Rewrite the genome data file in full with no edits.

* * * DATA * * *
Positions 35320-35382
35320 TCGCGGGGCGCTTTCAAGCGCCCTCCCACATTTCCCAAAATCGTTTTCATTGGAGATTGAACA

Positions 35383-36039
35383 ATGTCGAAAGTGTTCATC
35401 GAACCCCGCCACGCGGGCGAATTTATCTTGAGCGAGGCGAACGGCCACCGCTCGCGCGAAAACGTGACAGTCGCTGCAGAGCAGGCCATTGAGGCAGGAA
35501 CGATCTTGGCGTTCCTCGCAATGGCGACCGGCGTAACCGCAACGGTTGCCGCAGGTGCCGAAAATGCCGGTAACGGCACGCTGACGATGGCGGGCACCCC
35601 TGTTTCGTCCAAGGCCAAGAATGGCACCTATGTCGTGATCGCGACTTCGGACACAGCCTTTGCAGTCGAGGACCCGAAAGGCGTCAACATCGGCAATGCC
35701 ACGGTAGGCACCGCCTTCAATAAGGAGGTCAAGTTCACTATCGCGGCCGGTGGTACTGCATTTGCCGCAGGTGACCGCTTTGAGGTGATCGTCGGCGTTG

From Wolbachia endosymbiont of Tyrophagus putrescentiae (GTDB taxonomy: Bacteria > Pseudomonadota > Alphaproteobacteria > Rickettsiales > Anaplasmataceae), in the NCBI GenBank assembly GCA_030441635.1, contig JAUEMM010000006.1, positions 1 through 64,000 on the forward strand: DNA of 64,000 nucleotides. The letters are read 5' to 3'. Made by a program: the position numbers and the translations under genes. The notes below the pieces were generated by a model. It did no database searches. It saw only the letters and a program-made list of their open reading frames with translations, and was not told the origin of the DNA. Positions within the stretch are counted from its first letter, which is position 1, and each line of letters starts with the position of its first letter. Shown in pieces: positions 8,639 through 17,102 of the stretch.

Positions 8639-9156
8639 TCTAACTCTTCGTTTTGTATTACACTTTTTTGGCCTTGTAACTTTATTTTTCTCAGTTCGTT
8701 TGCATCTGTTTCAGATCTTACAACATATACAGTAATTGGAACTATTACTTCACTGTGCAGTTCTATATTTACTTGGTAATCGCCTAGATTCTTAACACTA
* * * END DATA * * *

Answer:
Positions 35320-35382
35320 TCGCGGGGCGCTTTCAAGCGCCCTCCCACATTTCCCAAAATCGTTTTCATTGGAGATTGAACA

Positions 35383-36039
35383 ATGTCGAAAGTGTTCATC
35401 GAACCCCGCCACGCGGGCGAATTTATCTTGAGCGAGGCGAACGGCCACCGCTCGCGCGAAAACGTGACAGTCGCTGCAGAGCAGGCCATTGAGGCAGGAA
35501 CGATCTTGGCGTTCCTCGCAATGGCGACCGGCGTAACCGCAACGGTTGCCGCAGGTGCCGAAAATGCCGGTAACGGCACGCTGACGATGGCGGGCACCCC
35601 TGTTTCGTCCAAGGCCAAGAATGGCACCTATGTCGTGATCGCGACTTCGGACACAGCCTTTGCAGTCGAGGACCCGAAAGGCGTCAACATCGGCAATGCC
35701 ACGGTAGGCACCGCCTTCAATAAGGAGGTCAAGTTCACTATCGCGGCCGGTGGTACTGCATTTGCCGCAGGTGACCGCTTTGAGGTGATCGTCGGCGTTG

From Wolbachia endosymbiont of Tyrophagus putrescentiae (GTDB taxonomy: Bacteria > Pseudomonadota > Alphaproteobacteria > Rickettsiales > Anaplasmataceae), in the NCBI GenBank assembly GCA_030441635.1, contig JAUEMM010000006.1, positions 1 through 64,000 on the forward strand: DNA of 64,000 nucleotides. The letters are read 5' to 3'. Made by a program: the position numbers and the translations under genes. The notes below the pieces were generated by a model. It did no database searches. It saw only the letters and a program-made list of their open reading frames with translations, and was not told the origin of the DNA. Positions within the stretch are counted from its first letter, which is position 1, and each line of letters starts with the position of its first letter. Shown in pieces: positions 8,639 through 17,102 of the stretch.

Positions 8639-9156
8639 TCTAACTCTTCGTTTTGTATTACACTTTTTTGGCCTTGTAACTTTATTTTTCTCAGTTCGTT
8701 TGCATCTGTTTCAGATCTTACAACATATACAGTAATTGGAACTATTACTTCACTGTGCAGTTCTATATTTACTTGGTAATCGCCTAGATTCTTAACACTA